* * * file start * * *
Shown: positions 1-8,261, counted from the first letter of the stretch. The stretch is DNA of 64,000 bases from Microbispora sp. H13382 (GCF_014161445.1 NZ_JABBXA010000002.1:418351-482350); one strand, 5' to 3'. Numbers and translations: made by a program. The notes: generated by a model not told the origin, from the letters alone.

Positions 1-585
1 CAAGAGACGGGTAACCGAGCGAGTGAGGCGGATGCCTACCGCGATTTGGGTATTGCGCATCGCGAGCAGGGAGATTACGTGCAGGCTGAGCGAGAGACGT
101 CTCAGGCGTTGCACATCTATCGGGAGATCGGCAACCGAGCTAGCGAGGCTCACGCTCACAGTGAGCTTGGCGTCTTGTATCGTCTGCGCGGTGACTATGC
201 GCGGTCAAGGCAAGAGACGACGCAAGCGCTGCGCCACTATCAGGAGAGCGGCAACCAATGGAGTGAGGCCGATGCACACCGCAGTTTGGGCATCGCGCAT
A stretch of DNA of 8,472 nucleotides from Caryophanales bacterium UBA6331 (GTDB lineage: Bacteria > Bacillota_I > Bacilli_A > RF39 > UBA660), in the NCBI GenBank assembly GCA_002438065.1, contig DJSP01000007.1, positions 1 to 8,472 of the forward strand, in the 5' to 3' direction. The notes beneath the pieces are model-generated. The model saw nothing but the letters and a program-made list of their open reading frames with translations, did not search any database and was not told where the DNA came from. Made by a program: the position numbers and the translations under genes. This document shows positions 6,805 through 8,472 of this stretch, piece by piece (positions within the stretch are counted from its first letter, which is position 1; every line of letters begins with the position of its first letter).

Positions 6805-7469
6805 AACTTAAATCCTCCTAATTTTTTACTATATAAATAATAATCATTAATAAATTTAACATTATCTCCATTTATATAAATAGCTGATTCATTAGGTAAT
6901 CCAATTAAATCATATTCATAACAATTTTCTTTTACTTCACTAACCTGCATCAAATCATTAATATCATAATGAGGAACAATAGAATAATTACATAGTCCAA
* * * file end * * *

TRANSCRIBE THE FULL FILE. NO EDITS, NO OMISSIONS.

Shown: positions 1-8,261, counted from the first letter of the stretch. The stretch is DNA of 64,000 bases from Microbispora sp. H13382 (GCF_014161445.1 NZ_JABBXA010000002.1:418351-482350); one strand, 5' to 3'. Numbers and translations: made by a program. The notes: generated by a model not told the origin, from the letters alone.

Positions 1-585
1 CAAGAGACGGGTAACCGAGCGAGTGAGGCGGATGCCTACCGCGATTTGGGTATTGCGCATCGCGAGCAGGGAGATTACGTGCAGGCTGAGCGAGAGACGT
101 CTCAGGCGTTGCACATCTATCGGGAGATCGGCAACCGAGCTAGCGAGGCTCACGCTCACAGTGAGCTTGGCGTCTTGTATCGTCTGCGCGGTGACTATGC
201 GCGGTCAAGGCAAGAGACGACGCAAGCGCTGCGCCACTATCAGGAGAGCGGCAACCAATGGAGTGAGGCCGATGCACACCGCAGTTTGGGCATCGCGCAT
A stretch of DNA of 8,472 nucleotides from Caryophanales bacterium UBA6331 (GTDB lineage: Bacteria > Bacillota_I > Bacilli_A > RF39 > UBA660), in the NCBI GenBank assembly GCA_002438065.1, contig DJSP01000007.1, positions 1 to 8,472 of the forward strand, in the 5' to 3' direction. The notes beneath the pieces are model-generated. The model saw nothing but the letters and a program-made list of their open reading frames with translations, did not search any database and was not told where the DNA came from. Made by a program: the position numbers and the translations under genes. This document shows positions 6,805 through 8,472 of this stretch, piece by piece (positions within the stretch are counted from its first letter, which is position 1; every line of letters begins with the position of its first letter).

Positions 6805-7469
6805 AACTTAAATCCTCCTAATTTTTTACTATATAAATAATAATCATTAATAAATTTAACATTATCTCCATTTATATAAATAGCTGATTCATTAGGTAAT
6901 CCAATTAAATCATATTCATAACAATTTTCTTTTACTTCACTAACCTGCATCAAATCATTAATATCATAATGAGGAACAATAGAATAATTACATAGTCCAA